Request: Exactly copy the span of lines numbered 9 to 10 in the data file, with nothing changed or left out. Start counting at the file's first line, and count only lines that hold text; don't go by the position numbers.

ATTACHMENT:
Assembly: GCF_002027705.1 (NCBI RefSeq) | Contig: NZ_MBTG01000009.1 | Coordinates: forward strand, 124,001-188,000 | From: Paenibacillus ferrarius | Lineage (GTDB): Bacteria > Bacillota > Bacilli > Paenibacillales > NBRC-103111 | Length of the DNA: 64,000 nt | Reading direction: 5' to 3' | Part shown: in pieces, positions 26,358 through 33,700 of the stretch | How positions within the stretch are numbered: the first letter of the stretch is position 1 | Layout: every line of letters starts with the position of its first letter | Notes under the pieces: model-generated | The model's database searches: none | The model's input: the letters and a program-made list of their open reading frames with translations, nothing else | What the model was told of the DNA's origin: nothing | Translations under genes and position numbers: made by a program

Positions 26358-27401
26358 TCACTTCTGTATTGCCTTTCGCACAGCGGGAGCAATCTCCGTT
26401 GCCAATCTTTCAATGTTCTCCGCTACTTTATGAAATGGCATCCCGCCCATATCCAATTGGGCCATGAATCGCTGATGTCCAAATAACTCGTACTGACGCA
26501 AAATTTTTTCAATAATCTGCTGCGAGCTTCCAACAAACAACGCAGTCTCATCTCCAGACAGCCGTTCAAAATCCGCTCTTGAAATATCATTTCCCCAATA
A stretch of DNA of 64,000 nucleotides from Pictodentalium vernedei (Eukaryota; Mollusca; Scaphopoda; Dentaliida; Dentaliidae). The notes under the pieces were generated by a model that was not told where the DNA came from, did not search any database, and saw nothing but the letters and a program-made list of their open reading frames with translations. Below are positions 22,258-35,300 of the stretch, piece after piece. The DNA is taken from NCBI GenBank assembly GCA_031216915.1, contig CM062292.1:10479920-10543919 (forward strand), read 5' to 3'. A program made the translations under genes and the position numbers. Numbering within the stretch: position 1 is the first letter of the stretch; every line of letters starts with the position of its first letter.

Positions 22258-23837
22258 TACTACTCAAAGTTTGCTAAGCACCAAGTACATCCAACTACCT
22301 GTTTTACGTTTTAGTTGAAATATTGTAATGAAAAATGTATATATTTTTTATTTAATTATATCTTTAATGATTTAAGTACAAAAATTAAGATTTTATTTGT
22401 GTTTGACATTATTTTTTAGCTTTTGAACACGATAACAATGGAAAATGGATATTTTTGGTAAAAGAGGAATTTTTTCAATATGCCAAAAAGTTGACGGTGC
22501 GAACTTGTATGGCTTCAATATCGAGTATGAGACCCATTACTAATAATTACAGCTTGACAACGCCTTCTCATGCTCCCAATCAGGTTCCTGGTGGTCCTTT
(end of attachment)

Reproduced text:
22301 GTTTTACGTTTTAGTTGAAATATTGTAATGAAAAATGTATATATTTTTTATTTAATTATATCTTTAATGATTTAAGTACAAAAATTAAGATTTTATTTGT
22401 GTTTGACATTATTTTTTAGCTTTTGAACACGATAACAATGGAAAATGGATATTTTTGGTAAAAGAGGAATTTTTTCAATATGCCAAAAAGTTGACGGTGC